Encountering Peace: Speaking peace out loud and all over

Since the birth of the State of Israel and the birth of the Palestinian refugee problem, we (both) have been on the path of choosing death, not life.

October 26, 2016 21:49
4 minute read.
Jericho peace

Activists, including Israelis and Palestinians, take part in a demonstration in support of peace near Jericho. (photo credit: REUTERS)


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For the 38 years that I have lived in Israel I have always defined myself as a loyal citizen of the state. There is no other place in the world in which I want to live. During all of that time I have fought against the occupation of the West Bank, east Jerusalem and Gaza and worked for peace and cooperation between Israel and its Arab neighbors – first and foremost the Palestinians. I have always recognized that all of the land between the River and the Sea is the Land of Israel, but have always recognized too that all of that land is also the land of Palestine.

I have always demanded that Palestinians recognize my rights as a Jew to self-determination and a territorial expression of my identity on the land of Israel. I have also demanded that we recognize the Palestinian people’s rights to self-determination and for a territorial expression of their identity on the land of Palestine.

I came to the same conclusion in 1975 that the international community adopted in 1937 and again in 1947: that the only way that both the Jewish people and the Palestinian people can achieve self-determination and a territorial expression of their identity is through partitioning the land into two states. I have always believed that compromise is existentially essential for both peoples to continue to live on the land that they believe belongs to them. I have also believed that if one or both of the sides claim exclusivity, that the land belongs only to them, we would end up continuing to kill each other rather than choosing life and prosperity for our two peoples.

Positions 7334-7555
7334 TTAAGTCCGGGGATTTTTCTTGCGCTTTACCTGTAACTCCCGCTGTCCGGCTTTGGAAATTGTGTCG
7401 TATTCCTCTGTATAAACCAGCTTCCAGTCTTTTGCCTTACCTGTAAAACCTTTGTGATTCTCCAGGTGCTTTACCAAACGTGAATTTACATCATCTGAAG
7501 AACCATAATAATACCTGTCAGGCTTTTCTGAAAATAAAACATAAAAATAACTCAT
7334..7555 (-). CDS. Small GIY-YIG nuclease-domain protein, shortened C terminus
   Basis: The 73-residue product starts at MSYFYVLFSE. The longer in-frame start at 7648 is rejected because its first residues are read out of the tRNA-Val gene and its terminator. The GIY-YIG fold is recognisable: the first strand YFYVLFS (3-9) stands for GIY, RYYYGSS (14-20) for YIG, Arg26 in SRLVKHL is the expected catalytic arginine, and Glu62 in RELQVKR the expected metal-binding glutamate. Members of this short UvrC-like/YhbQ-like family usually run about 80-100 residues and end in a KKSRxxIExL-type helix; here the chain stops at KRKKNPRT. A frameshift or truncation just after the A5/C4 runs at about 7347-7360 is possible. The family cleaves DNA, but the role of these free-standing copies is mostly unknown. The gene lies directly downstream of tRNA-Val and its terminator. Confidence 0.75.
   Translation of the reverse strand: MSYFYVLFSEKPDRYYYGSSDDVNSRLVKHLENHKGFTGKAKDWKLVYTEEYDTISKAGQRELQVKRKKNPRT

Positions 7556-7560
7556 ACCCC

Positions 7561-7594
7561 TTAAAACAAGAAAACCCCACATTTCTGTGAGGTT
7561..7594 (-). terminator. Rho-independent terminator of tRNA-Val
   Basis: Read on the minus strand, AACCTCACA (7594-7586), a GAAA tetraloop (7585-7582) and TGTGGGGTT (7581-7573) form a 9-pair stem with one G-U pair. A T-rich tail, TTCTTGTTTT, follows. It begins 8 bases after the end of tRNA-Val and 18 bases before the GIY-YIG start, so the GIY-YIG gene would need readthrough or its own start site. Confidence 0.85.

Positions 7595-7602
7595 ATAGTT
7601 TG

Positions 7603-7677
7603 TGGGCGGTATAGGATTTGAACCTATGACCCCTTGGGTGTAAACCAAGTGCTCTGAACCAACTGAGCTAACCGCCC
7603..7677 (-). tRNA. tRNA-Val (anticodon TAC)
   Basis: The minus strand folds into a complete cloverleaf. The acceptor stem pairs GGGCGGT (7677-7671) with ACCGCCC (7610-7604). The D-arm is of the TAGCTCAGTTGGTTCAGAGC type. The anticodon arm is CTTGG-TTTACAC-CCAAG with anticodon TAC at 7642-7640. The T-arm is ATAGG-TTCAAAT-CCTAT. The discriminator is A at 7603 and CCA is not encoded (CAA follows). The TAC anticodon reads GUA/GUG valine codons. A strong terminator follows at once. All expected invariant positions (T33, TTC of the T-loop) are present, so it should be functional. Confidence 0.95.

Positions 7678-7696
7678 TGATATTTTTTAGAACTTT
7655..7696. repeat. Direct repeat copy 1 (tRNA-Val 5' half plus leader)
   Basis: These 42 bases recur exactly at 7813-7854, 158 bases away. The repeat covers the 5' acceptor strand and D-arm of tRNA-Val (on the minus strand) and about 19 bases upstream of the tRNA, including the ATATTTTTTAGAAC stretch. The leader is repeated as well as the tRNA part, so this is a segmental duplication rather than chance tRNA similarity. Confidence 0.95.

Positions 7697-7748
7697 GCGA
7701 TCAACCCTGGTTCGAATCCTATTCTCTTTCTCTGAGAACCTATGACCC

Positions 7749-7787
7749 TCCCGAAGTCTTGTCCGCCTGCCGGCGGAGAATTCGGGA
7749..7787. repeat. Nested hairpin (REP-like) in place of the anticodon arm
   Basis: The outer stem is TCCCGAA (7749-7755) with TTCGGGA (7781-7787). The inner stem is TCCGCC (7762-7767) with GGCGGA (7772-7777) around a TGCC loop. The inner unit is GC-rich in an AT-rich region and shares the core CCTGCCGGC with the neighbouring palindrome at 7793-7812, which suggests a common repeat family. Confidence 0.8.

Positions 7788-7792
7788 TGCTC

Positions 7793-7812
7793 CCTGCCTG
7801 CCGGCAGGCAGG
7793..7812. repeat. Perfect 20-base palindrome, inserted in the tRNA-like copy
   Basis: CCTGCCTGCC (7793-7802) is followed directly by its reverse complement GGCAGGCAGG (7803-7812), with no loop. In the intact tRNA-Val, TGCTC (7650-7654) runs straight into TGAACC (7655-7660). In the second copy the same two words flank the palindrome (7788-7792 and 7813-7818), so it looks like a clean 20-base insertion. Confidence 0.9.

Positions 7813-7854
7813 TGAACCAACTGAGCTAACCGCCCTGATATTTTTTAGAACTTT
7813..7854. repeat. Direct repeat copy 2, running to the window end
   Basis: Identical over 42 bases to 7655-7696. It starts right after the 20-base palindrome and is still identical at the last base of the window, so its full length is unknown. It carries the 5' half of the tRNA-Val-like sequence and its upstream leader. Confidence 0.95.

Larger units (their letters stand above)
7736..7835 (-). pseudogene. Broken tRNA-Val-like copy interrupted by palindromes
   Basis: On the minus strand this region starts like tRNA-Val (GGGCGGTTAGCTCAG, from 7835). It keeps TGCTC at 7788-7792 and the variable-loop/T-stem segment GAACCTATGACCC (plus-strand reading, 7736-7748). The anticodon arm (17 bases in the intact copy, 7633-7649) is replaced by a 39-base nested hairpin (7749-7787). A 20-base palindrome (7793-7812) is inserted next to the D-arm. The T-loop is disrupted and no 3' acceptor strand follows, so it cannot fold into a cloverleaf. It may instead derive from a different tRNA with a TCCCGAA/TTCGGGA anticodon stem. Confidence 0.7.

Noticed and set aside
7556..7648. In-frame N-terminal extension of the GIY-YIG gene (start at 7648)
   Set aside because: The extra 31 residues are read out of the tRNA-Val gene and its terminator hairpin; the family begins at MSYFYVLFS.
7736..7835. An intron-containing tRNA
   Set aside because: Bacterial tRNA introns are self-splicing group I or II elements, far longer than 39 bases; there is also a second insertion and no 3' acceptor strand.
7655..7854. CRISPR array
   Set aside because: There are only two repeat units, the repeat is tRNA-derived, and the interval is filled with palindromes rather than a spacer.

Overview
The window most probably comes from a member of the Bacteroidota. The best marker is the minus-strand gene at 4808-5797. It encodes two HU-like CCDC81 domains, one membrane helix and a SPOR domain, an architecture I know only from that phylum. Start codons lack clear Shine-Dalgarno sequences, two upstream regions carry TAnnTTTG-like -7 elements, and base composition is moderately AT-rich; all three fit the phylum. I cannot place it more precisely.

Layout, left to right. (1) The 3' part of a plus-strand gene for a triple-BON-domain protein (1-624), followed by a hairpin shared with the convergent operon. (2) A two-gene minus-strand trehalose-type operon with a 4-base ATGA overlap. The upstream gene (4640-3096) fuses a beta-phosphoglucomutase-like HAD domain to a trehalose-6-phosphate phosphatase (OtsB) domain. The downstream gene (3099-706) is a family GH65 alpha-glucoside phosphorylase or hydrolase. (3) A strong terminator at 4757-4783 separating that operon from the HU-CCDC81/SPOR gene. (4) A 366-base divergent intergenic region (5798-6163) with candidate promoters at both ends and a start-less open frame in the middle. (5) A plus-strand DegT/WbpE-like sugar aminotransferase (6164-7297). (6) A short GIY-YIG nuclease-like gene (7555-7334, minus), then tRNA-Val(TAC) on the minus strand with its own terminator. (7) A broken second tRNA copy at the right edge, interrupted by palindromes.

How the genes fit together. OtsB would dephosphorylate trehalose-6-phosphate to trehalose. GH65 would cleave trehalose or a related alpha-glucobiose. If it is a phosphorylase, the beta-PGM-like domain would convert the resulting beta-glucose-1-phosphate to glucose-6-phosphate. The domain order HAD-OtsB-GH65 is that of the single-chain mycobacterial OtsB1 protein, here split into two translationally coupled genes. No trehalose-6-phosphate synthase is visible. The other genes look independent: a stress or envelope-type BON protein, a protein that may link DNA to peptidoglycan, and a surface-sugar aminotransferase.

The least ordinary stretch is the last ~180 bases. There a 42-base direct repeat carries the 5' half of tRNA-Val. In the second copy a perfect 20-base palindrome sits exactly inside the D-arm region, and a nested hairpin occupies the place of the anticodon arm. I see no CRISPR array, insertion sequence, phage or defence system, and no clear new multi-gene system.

Since the birth of the State of Israel and the birth of the Palestinian refugee problem, we (both) have been on the path of choosing death, not life.

I have spoken my views on this subject locally and internationally. I have spoken in the European Parliament, in the United Nations, to presidents, kings, queens, princes and elected officials. I have spoken to Israeli prime ministers, ministers, chiefs of staff and to people of all walks of life all over the country.

I have spoken with Palestinian presidents, ministers and security officials, and Palestinians of all walks of life all over Palestine, including in Gaza. I have never hidden my opinions or tried to avoid speaking to all people all over who can and must take action to assist Israelis and Palestinians to reach an end to this conflict, which means ending the occupation, and securing peace between the people of Israel and the people of Palestine. This is the most loyal thing that anyone who loves their country can do.